Since ‘information’ in electronic media is often used synonymously with ‘data,’ the term ‘information explosion’ is closely related to the concept of ‘data flood’ (also dubbed ‘data deluge’), the ever-increasing amount of electronic data exchanged per time unit. The awareness about non-manageable amounts of data grew along with the advent of ever more powerful data processing since the mid-1960s. By August 2005, there were over 70 million web servers. Two years later there were over 135 million web servers. According to ‘Technorati,’ the number of blogs doubles about every 6 months with a total of 35.3 million blogs as of April 2006. This is an example of the early stages of logistic growth, where growth is approximately exponential, since blogs are a recent innovation. As the number of blogs approaches the number of possible producers (humans), saturation occurs, growth declines, and the number of blogs eventually stabilizes.

December 8, 2014

Overchoice

too many choices by carl richards

jam experiment

Overchoice, also referred to as ‘choice overload,’ is a term describing a problem facing consumers in the postindustrial society: too many choices. The term was first introduced by futurist Alvin Toffler in his 1970 book, ‘Future Shock.’ Overchoice is the result of technological progress. Since the beginning of the Industrial Revolution, each year, more and more products are being offered. Consumers have more disposable income to spend, and producers can more easily and cheaply introduce product variations.

Having more choices, on the surface, appears to be a positive development; however it hides an underlying problem: faced with too many choices, consumers have trouble making optimal choices, and thus as a result can be indecisive. When confronted with a plethora of choices without perfect information, many people prefer to make no choice at all, even if making a choice would lead to a better outcome. Toffler noted that as the choice turns to overchoice, ‘freedom of more choices’ ironically becomes the opposite—the ‘unfreedom.’

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November 14, 2014

Curse of Knowledge

jargon

curse of knowledge by Igor Kopelnitsky

The curse of knowledge is a cognitive bias that leads better-informed parties to find it extremely difficult to think about problems from the perspective of lesser-informed parties. It is related to public policy engineer Baruch Fischhoff’s work on the hindsight bias (the knew-it-all-along effect). In economics the bias is studied to understand why the assumption that better informed agents can accurately anticipate the judgments of lesser informed agents is not inherently true, as well as to support the finding that sales agents who are better informed about their products may, in fact, be at a disadvantage against other, less-informed agents. It is believed that better informed agents fail to ignore the privileged knowledge that they possess, thus ‘cursed’ and unable to sell their products at a value that more naïve agents would deem acceptable.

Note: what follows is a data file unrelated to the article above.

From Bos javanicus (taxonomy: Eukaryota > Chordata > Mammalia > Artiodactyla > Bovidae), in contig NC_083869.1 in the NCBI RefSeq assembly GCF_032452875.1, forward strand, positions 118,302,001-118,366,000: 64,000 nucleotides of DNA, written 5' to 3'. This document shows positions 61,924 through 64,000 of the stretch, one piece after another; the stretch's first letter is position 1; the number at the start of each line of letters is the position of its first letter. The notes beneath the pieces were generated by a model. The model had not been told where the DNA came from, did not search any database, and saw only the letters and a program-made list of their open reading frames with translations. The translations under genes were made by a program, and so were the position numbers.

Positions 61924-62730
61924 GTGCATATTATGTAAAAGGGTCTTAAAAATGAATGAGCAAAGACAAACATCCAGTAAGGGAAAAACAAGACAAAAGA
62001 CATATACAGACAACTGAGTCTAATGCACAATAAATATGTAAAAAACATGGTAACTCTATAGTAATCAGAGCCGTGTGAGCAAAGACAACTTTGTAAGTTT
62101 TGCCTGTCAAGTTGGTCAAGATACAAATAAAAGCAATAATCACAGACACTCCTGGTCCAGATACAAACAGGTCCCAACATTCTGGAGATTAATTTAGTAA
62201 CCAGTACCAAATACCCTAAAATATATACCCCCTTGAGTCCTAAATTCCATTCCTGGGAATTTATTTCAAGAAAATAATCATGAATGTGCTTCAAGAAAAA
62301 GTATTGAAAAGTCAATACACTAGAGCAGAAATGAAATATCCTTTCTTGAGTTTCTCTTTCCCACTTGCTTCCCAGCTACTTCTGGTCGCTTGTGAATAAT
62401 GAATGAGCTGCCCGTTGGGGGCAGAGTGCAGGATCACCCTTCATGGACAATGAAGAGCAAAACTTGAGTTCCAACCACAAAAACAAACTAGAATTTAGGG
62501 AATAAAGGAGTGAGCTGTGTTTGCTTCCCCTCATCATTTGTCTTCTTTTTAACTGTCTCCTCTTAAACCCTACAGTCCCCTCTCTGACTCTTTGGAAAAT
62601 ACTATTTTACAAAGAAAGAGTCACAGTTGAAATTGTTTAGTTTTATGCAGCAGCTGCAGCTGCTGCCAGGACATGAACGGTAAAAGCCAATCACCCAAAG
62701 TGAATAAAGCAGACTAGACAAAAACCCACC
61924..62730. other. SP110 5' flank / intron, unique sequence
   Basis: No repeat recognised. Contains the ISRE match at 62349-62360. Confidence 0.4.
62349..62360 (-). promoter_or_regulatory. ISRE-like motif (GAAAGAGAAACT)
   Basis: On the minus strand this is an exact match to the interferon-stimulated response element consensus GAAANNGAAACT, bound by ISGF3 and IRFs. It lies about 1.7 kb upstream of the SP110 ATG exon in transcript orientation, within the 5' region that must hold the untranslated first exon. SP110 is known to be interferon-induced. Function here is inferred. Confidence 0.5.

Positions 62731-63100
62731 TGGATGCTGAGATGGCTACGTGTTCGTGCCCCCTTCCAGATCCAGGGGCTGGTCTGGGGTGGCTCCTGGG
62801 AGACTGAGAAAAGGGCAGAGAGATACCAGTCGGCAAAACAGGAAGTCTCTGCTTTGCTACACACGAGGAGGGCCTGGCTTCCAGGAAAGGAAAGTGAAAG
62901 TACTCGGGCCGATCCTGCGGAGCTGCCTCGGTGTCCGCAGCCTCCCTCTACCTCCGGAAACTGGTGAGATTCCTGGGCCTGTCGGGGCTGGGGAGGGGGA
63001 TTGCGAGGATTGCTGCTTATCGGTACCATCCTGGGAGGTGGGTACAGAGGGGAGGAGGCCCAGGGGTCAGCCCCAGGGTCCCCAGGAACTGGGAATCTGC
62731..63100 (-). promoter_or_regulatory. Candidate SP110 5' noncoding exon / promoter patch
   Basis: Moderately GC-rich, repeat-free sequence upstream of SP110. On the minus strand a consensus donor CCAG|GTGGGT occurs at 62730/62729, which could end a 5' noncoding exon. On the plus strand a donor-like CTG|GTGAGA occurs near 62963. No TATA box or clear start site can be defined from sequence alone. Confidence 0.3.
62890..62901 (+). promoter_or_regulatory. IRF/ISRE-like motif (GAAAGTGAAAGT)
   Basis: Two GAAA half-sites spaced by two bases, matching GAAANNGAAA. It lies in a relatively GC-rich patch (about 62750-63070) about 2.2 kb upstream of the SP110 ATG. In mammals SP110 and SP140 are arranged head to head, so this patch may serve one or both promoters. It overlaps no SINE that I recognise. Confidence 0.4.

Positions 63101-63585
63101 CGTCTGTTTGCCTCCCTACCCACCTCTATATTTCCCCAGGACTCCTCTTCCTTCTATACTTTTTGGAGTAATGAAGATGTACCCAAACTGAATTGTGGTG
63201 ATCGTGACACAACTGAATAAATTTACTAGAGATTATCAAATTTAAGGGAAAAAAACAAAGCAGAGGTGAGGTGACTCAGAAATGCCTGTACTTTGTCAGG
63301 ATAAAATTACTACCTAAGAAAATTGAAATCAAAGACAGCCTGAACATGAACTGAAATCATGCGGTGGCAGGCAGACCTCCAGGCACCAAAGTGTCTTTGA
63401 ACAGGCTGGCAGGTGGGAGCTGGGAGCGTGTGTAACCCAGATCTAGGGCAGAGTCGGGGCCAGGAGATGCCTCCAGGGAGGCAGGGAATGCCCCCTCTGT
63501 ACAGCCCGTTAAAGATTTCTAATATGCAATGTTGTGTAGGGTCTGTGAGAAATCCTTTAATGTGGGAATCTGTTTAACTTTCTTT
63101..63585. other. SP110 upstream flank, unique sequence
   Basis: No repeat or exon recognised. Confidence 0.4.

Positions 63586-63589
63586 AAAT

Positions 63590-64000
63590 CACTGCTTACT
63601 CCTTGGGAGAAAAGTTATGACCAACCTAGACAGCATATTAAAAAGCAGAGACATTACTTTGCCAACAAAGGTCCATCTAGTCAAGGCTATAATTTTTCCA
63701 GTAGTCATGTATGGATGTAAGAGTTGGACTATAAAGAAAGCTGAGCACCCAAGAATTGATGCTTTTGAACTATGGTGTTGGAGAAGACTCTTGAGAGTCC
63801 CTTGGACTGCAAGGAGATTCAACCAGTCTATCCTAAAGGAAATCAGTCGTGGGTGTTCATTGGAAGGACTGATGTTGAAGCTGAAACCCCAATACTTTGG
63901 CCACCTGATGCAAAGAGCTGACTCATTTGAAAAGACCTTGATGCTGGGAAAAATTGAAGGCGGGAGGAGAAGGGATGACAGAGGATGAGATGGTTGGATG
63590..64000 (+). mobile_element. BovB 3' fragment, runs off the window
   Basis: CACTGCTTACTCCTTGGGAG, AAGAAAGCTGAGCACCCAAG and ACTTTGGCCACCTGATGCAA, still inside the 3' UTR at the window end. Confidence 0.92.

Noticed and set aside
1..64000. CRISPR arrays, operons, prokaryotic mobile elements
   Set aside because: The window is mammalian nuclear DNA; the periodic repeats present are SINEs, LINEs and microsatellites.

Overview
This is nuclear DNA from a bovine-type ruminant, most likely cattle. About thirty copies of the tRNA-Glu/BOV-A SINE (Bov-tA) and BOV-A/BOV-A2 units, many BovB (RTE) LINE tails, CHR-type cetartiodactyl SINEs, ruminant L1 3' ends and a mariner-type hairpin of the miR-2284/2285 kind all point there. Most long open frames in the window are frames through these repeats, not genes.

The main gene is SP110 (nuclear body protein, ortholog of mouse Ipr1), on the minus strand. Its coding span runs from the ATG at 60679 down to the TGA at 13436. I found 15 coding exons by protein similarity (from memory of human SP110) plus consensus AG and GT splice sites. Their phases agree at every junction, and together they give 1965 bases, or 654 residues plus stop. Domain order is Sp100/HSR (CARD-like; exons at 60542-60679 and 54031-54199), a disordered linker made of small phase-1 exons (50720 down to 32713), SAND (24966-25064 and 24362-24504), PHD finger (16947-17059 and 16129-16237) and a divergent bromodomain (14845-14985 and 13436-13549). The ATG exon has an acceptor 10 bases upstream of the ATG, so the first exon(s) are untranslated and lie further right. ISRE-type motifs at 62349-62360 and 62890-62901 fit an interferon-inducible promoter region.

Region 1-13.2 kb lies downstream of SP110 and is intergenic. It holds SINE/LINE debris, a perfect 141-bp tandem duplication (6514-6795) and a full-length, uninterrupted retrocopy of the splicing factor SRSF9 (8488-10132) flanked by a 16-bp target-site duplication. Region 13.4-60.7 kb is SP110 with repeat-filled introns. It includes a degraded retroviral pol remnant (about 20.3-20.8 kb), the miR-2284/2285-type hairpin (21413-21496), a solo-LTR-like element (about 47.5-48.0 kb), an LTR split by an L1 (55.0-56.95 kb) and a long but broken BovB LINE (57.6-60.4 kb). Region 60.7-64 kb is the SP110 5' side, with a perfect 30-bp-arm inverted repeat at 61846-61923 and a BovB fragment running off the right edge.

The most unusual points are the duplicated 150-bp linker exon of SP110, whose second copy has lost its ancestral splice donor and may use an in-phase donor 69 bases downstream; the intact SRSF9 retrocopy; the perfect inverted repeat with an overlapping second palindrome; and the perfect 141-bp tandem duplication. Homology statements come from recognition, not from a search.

In one experiment, one group of subjects ‘tapped’ a well-known song on a table while another listened and tried to identify the song. Some ‘tappers’ described a rich sensory experience in their minds as they tapped out the melody. Tappers on average estimated that 50% of listeners would identify the specific tune; in reality only 2.5% of listeners could. Related to this finding is the phenomenon experienced by players of charades: The actor may find it frustratingly hard to believe that his or her teammates keep failing to guess the secret phrase, known only to the actor, conveyed by pantomime.

September 18, 2014

Mental Rotation

Mental Rotation

Mental rotation is the ability to rotate mental representations of two-dimensional and three-dimensional objects. The ability is somewhat localized to the right cerebral hemisphere, largely in the same areas as perception, and is associated with spatial processing and general intelligence but not verbal skills.

Mental rotation is the brain moving objects in order to understand what they are and where they belong. It has been studied to try to figure out how the mind recognizes objects in the environment. Researchers call these objects stimuli. A stimulus then would be any object or image seen in the person’s environment that has been altered in some way. Mental rotation then takes place for the person to figure out what the altered object is.

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June 25, 2014

Reinventing the Wheel

square wheel

antipatterns